Surprisingly, it was the Army itself that, in the end, prompted Jill to cast her lot with Pat’s. On Thursday, the day after Pat went AWOL, she was on the phone with Captain Pierce. She’d been keeping him informed about Pat’s whereabouts, forwarding him Pat’s e-mails and letting Pierce know when he called. Pierce asked Jill if there was any way she could get Patrick back.

“I’ve been racking my brain,” she told him, “and there’s no way to get him back here. He’s set in his ways, this is what he wants to do, there’s nothing I can do about it.”

What the commander said next shocked Jill, and again turned her world upside-down: “Next time you talk to him, tell him that you talked to me and we’re going to shut down your Tri-Care [the Army health benefit].”

Jill asked, “Why would that get him back here?”

“I hope Rian doesn’t have a seizure,” Pierce replied.

In the next split second, while Jill’s rage rose from her stomach, Pierce went on: “Also, I could arrange something with Blanchfield [Fort Campbell’s Army hospital] where they could contact your husband and tell him you’ve been sexually assaulted, and he needs to come back right away.”

Jill’s mind was made up instantly. “Sir,” she said, the first time she had addressed him so formally, “this conversation is over,” and hung up the phone.

“You can do whatever you want to me,” Jill says now, “but you will not attack my husband or my son, because then the lion comes out, and that’s it.”

And that was it. Within 24 hours, Jill had a check in hand to cover the cost of a moving truck and gas, and five soldiers at the house, packing up their belongings—relocation benefits which were owed to Jill, according to the Uniform Code of Military Justice.

Sergeant Patrick Hart strikes a pose on top of a tank, as part of the army's 541st Maintenance Battalion. The parts lying in the background are tank tracks.

“The person who went wasn’t going to be the person who came back.”

Though he couldn’t tell Jill he was planning to desert—she acknowledges that she would’ve turned him in if she had known ahead of time—Patrick did have his parents’ support from the beginning. It was actually his father, Jim, who made initial contact with the national Central Committee for Conscientious Objectors (CCCO) and the War Resisters Support Campaign in Toronto on Pat’s behalf.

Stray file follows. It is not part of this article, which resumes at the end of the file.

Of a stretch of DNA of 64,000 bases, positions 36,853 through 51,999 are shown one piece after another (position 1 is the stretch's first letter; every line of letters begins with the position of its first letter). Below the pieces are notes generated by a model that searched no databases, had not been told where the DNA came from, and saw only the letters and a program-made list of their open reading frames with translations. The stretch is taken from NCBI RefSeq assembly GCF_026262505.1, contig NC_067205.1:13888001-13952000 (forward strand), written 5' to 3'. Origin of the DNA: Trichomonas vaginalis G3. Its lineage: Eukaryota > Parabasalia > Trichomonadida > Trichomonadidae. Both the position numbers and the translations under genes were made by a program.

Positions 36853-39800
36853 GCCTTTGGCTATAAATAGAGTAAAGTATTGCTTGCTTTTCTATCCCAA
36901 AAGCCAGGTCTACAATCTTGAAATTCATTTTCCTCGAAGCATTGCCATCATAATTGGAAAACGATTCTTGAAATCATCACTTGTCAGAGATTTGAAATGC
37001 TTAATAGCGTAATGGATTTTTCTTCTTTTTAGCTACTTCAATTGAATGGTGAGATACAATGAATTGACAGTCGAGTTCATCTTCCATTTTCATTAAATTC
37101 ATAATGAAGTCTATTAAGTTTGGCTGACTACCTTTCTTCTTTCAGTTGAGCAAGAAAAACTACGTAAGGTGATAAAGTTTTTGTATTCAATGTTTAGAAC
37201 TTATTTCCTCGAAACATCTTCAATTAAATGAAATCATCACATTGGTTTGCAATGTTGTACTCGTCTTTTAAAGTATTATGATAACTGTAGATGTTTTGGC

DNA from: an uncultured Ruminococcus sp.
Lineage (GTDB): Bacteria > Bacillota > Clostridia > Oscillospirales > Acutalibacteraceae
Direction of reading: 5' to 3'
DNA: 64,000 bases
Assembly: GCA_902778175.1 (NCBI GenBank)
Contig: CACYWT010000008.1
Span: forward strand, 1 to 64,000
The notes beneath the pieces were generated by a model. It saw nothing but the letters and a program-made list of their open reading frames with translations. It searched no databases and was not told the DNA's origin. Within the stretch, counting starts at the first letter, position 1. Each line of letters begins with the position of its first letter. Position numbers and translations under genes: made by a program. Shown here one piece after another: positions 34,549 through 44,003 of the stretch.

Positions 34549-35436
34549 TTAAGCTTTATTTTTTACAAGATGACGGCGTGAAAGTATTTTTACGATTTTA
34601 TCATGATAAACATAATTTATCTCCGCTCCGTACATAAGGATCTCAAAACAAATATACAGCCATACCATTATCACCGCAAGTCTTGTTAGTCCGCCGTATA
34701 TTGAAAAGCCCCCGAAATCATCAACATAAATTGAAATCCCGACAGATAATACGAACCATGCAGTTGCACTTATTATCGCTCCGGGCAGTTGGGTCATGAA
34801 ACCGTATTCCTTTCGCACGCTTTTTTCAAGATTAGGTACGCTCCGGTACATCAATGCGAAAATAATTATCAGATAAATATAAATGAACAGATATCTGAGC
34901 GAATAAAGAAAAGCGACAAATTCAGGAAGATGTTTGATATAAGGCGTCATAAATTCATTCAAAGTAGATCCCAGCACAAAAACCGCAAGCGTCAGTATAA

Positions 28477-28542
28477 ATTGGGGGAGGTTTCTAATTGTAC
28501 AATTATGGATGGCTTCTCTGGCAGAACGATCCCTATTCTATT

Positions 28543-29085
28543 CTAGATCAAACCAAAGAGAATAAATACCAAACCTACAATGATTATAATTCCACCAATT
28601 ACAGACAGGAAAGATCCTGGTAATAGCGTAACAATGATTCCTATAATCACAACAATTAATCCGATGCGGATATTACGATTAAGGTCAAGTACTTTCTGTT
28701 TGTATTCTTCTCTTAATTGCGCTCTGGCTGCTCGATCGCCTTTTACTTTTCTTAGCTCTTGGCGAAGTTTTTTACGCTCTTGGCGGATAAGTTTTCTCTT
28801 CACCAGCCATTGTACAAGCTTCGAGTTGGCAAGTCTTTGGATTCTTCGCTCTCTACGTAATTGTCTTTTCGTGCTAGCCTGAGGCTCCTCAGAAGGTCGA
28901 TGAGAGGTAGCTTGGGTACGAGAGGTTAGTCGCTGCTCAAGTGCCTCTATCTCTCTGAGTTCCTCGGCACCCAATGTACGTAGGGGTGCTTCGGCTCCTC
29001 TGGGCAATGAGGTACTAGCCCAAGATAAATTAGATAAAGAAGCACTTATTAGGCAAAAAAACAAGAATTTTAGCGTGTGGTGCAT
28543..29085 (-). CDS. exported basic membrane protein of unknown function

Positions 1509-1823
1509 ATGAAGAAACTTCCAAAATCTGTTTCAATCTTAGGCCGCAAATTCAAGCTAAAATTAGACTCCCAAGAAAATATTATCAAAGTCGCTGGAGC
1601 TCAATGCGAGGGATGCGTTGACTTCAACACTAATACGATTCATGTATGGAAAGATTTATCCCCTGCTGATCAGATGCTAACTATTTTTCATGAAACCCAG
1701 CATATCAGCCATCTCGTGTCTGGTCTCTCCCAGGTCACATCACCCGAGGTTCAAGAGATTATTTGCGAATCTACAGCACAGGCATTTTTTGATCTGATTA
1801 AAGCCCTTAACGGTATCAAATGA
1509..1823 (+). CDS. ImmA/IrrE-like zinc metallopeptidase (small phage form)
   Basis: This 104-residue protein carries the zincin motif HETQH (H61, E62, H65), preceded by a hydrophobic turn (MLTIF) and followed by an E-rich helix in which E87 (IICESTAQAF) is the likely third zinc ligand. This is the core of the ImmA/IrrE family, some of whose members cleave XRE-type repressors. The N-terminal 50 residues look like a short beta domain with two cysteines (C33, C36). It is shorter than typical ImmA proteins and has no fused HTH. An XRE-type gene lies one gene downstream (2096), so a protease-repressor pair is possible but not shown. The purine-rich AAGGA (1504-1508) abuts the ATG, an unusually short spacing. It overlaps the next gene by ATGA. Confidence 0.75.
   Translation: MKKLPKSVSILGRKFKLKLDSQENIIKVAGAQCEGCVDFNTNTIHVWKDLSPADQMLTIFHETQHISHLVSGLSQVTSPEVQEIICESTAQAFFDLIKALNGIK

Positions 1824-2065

“Leading up to Pat’s deployment, I had a real strong sense that the person who went [to Iraq], whether he survived or not, wasn’t going to be the person who came back,” Jim says. So when Pat, home on leave last June, told Jim he didn’t want to go back, his dad started making the necessary contacts.

Jim and Paula Hart are gentle, soft-spoken people. Sitting in their Riverside home, only five blocks from the Niagara River, it is clear where Pat gets his gentle-hearted parenting skills. They say that he was a friendly and happy-go-lucky kid growing up, loyal to his friends. Not much has changed.

Leading up to his four-day pass in August, Pat had his parents nervous and slightly confused. “Sometimes I would talk to him when he called on his cell phone, and he would be the Patrick who had reservations about going [to Iraq],” Jim says. “Other times he would be talking about what he was going to do with his hazardous duty pay, or talking about Warrant Officer School.”

“When he came up,” Paula says, “we really didn’t know if he had made a decision yet about what he was going to do.”

So they settled on the premise that Pat was simply coming up for a visit.

Pat was sick to his stomach for the whole 25-hour bus ride up from Tennessee. “I hadn’t made up my mind yet. After nine and a half years, to desert the Army, it was just tearing me up.”

The Bills game on Saturday was an amazing 27-7 preseason rout of the Green Bay Packers, but “there was this cloud hanging over us,” Paula says. The next day they visited the Canadian National Exhibition. As Pat waited to make contact with the War Resisters Support Campaign, he missed his bus, so Jim bought him a one-way plane ticket to Memphis, just in case he had a last-minute change of heart.